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Monday, September 15, 2014

Healthy Shiitake Sautéed Mushroom Recipe

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by Dr. Mercola

Mushrooms are certainly one of the most delicious types of fungi, but they're also among the most medicinal. About 100 species of mushrooms are being studied for their health-promoting benefits, and about a half dozen really stand out for their ability to deliver a tremendous boost to your immune system.
You really can't go wrong with any of the edible mushrooms, as they are rich in protein, fiber, vitamin C, B vitamins, calcium, and minerals, along with being excellent sources of antioxidants.
Mushrooms contain polyphenols and selenium, which are common in the plant world, as well as antioxidants that are unique to mushrooms (like ergothioneine, which scientists are now beginning to recognize as a "master antioxidant").
That being said, if you're looking for the ultimate mushroom in terms of nutrition and flavor, the shitake mushroom may be king. Famous for their rich smoky flavor, shiitake mushrooms are said to have more than 10 times the flavor as white button mushrooms and they're known as a symbol of longevity in Asia because of their many health-promoting properties.1

7-Minute Recipe: Healthy Shiitake Sautéed Mushrooms

Shiitake mushrooms are easy to prepare and their robust flavor complements many dishes, like chicken or wild-caught fish. The recipe below, from The George Mateljan Foundation, takes just minutes to make, and will add valuable nutrients to your meal.2
Healthy Sautéed Shiitake Mushrooms
Ingredients:
  • 1 lb. fresh sliced shiitake mushrooms (ideally organic)
  • 3 Tbsp. low-sodium chicken or vegetable broth
  • 2 cloves garlic, chopped
  • 2 Tbsp. extra virgin olive oil
  • Salt and pepper to taste
  • Optional: 2 Tbsp. each of fresh rosemary, oregano, or feta cheese
Directions:
  1. Chop garlic and let sit for 5 minutes to enhance its health-promoting properties.
  2. Remove stems from mushrooms and slice.
  3. Heat broth in a stainless steel skillet. When broth begins to steam, add mushrooms and cover for 3 minutes.
  4. Remove skillet cover and let mushrooms cook for 4 more minutes.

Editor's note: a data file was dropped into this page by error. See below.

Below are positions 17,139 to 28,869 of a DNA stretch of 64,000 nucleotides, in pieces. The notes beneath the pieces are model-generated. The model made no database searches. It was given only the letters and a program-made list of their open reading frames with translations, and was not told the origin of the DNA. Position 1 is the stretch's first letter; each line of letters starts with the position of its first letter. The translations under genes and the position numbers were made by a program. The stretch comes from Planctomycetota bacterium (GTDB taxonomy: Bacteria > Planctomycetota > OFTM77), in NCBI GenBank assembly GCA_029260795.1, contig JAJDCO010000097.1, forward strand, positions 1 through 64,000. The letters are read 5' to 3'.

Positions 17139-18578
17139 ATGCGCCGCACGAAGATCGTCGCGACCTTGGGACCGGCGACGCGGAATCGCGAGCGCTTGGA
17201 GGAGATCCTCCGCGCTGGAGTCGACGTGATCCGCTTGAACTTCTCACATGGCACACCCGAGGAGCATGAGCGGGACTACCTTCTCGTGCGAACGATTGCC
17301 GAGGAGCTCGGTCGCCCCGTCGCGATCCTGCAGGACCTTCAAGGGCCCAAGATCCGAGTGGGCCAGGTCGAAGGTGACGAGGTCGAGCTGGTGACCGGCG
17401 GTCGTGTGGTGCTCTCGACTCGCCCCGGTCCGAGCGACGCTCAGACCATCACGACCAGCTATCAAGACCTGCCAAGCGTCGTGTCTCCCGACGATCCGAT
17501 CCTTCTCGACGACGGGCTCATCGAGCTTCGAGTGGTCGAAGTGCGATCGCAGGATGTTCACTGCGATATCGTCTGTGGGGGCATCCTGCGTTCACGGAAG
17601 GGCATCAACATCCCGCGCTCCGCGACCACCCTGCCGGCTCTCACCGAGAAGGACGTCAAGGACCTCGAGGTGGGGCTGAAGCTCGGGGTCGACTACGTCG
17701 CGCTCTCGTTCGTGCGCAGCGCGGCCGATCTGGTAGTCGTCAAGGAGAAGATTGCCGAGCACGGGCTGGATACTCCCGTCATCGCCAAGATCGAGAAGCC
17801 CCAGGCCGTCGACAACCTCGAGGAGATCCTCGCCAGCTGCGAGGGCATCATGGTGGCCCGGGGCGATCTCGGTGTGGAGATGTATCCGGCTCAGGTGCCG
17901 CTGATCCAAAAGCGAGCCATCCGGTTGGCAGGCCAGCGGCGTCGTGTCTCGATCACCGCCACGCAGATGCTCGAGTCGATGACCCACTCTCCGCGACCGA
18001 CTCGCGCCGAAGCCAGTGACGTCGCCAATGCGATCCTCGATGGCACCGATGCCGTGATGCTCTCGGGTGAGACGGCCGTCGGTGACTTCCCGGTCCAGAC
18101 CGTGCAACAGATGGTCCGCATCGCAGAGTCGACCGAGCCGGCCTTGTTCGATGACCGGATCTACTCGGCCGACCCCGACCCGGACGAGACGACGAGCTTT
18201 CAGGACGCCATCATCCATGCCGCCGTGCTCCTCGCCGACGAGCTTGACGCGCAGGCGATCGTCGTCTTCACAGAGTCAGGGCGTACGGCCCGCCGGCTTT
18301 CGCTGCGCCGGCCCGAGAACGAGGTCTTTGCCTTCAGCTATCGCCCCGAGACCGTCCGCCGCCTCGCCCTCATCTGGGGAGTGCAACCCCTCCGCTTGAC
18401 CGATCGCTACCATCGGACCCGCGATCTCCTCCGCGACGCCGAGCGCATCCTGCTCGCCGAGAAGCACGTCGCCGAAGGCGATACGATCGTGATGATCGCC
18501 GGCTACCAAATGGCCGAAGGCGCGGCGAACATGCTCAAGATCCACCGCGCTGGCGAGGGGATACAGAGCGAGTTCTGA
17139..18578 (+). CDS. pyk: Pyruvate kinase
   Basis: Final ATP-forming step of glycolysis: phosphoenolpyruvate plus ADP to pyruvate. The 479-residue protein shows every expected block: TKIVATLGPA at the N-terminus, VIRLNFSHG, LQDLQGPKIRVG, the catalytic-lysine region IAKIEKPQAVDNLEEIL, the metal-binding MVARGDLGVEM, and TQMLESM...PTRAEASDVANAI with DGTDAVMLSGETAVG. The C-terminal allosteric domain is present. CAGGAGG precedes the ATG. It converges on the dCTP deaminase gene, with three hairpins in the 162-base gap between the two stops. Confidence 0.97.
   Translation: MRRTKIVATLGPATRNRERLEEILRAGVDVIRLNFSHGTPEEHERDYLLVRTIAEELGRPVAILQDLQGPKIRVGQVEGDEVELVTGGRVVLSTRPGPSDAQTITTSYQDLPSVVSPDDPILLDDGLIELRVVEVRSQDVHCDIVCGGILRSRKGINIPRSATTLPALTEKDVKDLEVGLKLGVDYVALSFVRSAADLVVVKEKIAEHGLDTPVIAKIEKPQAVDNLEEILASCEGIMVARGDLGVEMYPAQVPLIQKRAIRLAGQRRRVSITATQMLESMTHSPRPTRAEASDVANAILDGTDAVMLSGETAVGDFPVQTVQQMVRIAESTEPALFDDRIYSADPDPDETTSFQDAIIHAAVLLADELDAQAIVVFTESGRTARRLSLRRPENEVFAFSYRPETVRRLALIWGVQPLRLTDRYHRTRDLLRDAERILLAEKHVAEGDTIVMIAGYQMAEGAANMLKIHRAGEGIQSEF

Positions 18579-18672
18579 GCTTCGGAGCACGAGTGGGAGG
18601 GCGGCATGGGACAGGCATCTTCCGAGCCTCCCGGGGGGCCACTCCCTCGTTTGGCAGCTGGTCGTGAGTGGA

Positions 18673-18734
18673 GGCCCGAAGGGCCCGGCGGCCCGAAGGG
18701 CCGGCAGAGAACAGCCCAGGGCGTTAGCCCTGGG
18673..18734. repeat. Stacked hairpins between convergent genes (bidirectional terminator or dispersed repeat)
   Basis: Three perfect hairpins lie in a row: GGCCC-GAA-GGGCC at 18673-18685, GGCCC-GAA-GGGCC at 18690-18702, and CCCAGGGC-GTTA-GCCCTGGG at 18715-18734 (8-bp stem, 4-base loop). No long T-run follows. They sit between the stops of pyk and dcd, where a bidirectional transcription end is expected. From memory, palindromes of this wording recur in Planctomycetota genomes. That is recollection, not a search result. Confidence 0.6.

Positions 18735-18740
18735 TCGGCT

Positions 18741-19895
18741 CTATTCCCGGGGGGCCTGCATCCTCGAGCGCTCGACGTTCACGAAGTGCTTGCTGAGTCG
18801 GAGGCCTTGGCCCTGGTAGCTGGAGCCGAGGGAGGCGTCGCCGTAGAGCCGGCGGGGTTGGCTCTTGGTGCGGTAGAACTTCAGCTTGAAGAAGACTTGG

5. Toss with olive oil and season with salt and pepper and whatever optional ingredients desired.

Serves 2

What Makes Shiitake Mushrooms So Healthy?

Shiitake mushrooms (Lentinula edodes) are a popular culinary mushroom used in dishes around the world. They contain a number of health-stimulating agents, including lentinan, the polysaccharide for which it was named.
Lentinan has been isolated and used to treat stomach and other cancers due to its anti-tumor properties, but has also been found to protect your liver,3 relieve other stomach ailments (hyperacidity, gallstones, and ulcers), anemia, ascites, and pleural effusion.
One of the more remarkable scientific studies demonstrating shiitake's antitumor effect was a Japanese animal study,4 in which mice suffering from sarcoma were given shiitake extract.
Six of 10 mice had complete tumor regression, and with slightly higher concentrations all 10 mice showed complete tumor regression. Shiitake mushrooms also demonstrate:
Reduced atherosclerosis5Antiviral (including HIV, hepatitis, and the "common cold") effectsAntibacterial effects
Antifungal effectsBlood sugar stabilizationReduced platelet aggregation
Cholesterol-lowering properties6
In another study, adding one or two servings of dried shiitake mushrooms was found to have a beneficial, modulating effect on immune system function.7 The compound lentinan in shiitake mushrooms has been found to increase the survival rate of cancer patients.8
And, in fact, in Japan the top two forms of alternative medicine used by cancer patients are a mushroom called Agaricus subrufescens (aka Agaricus blazeiand Agaricus brasiliensis) and shiitake mushroom extract.9

The Mushroom Advantage: 4 Healthy Mushroom Varieties

If there's a certain type of edible mushroom that you enjoy, feel free to indulge, as they all have unique benefits. According to Steve Farrar, who has studied mushrooms professionally for the last three decades, Americans consume about 900 million pounds of mushrooms a year, but 95 percent of that is just one species: the common button mushroom and its relatives, the Crimini and the Portabello mushrooms.
Granted, the button mushroom is an excellent low-calorie food, especially for diabetics. It contains a number of valuable nutrients, including protein, enzymes, B vitamins (especially niacin), and vitamin D2.
However, there are many other types of mushrooms worthy of consideration if you want to improve your diet, including shiitake, reishi, cordyceps, turkey tail, and Himematsutake. You can learn more about these four healthy mushroom varieties in the infographic below.

SOURCE: http://articles.mercola.com/sites/articles/archive/2014/09/14/shiitake-sauteed-mushroom-recipe.aspx?e_cid=20140914Z1_SNL_Art_2&utm_source=snl&utm_medium=email&utm_content=art2&utm_campaign=20140914Z1&et_cid=DM55859&et_rid=658723144

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